Is Cavite Really the 'Florida' of the Philippines?
If you’re an internet old-timer, you’re probably familiar with the Florida Man meme. In the off-chance you’re not, here’s the TL:DR: apparently, in all the 50 states of the U.S., Florida is where you’ll find the most cases of shocking, bizarre, and sometimes even funny criminal activity. There’s even a Wikipedia page about it. And if you do a quick Google search, you’ll find dozens, even hundreds of recent examples:
So, in essence, besides being the so-called Sunshine State, and a haven for retirees, Florida has garnered the somewhat dubious reputation as a place for strange, inexplicable, and oftentimes violent behavior not just from its residents, but for people who just happen to be there. Whether that reputation is justified or not is up for debate, but, whether they like it or not, “Florida Man” has already entered the cultural zeitgeist.
You get where we’re going with this.
So, if Filipinos had to find a place locally that most closely resembles this aspect of Florida, apparently, Cavite would it. At least, that’s what a Facebook group believes.
Cavite Florida ng Pinasposting’s About statement is pretty straightforward: “Opisyal na Grupo ni Cavite Man ang Florida Man ng Pilipinas.” You can’t get more succinct than that. The group is filled mostly with humorous memes and videos of what life in the province directly south of Manila is like. A sampling:
The group currently has over 30,000 members, many of whom are, presumably from Cavite themselves, which would make the humor self-deprecating, and therefore, somewhat even funnier.
Consider these headlines all mentioning Cavite, all from within the last four weeks or so:
But why Cavite though? Surely the province does not have a monopoly of bizarre and/or tragically hilarious incidents, criminal or otherwise. A few Reddit threads about this exact topic already exist, and while users have thrown other suggestions into the discussion—places like Pasay, Tondo in Manila, Davao, even Pangasinan or the Ilocos region—Cavite seems to be the runaway winner.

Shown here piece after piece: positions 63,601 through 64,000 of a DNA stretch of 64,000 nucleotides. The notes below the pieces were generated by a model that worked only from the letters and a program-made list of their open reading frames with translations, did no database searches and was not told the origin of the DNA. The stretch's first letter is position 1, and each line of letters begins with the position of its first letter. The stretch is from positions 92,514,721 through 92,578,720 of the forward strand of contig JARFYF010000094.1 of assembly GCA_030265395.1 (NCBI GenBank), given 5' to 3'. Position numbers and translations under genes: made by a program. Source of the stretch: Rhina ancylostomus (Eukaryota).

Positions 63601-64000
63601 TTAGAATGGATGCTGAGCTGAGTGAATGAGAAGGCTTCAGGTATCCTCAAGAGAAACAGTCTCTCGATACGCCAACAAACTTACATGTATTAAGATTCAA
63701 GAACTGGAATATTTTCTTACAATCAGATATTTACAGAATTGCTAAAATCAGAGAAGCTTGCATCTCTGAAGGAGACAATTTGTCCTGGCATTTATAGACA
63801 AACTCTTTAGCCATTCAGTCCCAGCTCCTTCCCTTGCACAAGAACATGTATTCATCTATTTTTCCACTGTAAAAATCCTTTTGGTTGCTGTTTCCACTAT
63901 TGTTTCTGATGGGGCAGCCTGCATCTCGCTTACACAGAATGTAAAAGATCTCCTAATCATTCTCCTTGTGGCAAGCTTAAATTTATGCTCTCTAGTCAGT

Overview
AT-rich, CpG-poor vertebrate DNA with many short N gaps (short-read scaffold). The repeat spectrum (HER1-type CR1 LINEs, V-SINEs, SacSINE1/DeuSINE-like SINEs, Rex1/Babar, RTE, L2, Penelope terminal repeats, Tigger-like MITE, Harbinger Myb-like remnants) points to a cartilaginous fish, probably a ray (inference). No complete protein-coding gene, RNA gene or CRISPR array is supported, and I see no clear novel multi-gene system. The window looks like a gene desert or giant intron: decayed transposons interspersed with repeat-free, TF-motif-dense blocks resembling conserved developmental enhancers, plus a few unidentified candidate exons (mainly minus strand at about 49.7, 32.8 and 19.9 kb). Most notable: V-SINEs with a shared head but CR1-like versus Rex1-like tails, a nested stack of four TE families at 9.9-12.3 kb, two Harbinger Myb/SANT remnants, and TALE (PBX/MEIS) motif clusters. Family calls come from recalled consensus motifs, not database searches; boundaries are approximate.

In Florida’s case, some people have argued that the state has pretty strong freedom of information laws, which would make news about arrests and criminal activities pretty common. The more news, the more this thinking of Florida as a bonkers state sticks. Other supposed factors for the large number of peculiar news incidents in the state, according to a CNN report, include “relatively high and diverse population of the state, its highly variable weather, and gaps in mental health funding.”
Of course, none of this exactly applies locally, which would make educated assumptions about Cavite being Florida’s counterpart in the Philippines virtually impossible. However, there is one statistic we can cite, and that is the province’s crime rate. According to the Cavite Ecological profile of 2020, crime volume in Cavite increased from 7,286 in 2019 to 15,986 in 2020, of which 1,194 are index and 6,773 are non-index crimes, and 8,019 are traffic crimes. (The PNP defines index crimes as serious crimes involving crimes against persons property, including murder, homicide, physical injury, and rape, robbery, theft, carnapping/carjacking, and cattle rustling. Non-index crimes, meanwhile, are all other illegal acts and special law violations, including negligent manslaughter, non-aggravated assault, forgery and counterfeiting, fraud, embezzlement, stolen property, vandalism, weapons, prostitution, narcotic laws, gambling, and others).
Crime volume also continuously increased from 2012 to 2017, peaking in 2017, which increased by 83.24 percent from 2016.
“Among the cities and municipalities in the province, the City of Bacoor had the highest number of crime incidents with 1,419, which accounted for 14.20 percent of the total crime volume, followed by the City of Dasmariñas with 1,131 crime cases or 17.81 percent, and the City of Imus with 772 or 9.69 percent of the crime cases,” the report said. “Mostly populated and highly urbanized areas had the highest number of crime incidences in the province of Cavite. Meanwhile, the least number of reported crimes were in the municipalities of Mendez and General Emilio Aguinaldo with 42 and 41 cases, respectively.”
Unlike other provinces, Cavite’s population is far from being homogenous. Due to its proximity to Metro Manila, many residents from the National Capital Region moved to nearby provinces for more affordable housing, and that includes Cavite. Don’t forget also that the province hosts resettlement areas of informal settlers from NCR. Not that we’re saying that a more diverse population lends itself to higher incidences of crime, only that the resulting population explosion in the province no doubt contributed to attendant issues, including criminality.
Lastly, anecdotal evidence suggests that, at least as far as the Calabarzon region is concerned, Caviteños seem to receive the most hate. Consider this totally unscientific poll somebody conducted on social media:
So is Cavite—aka Etivac aka 80vac—really the Florida of the Philippines? What do YOU think?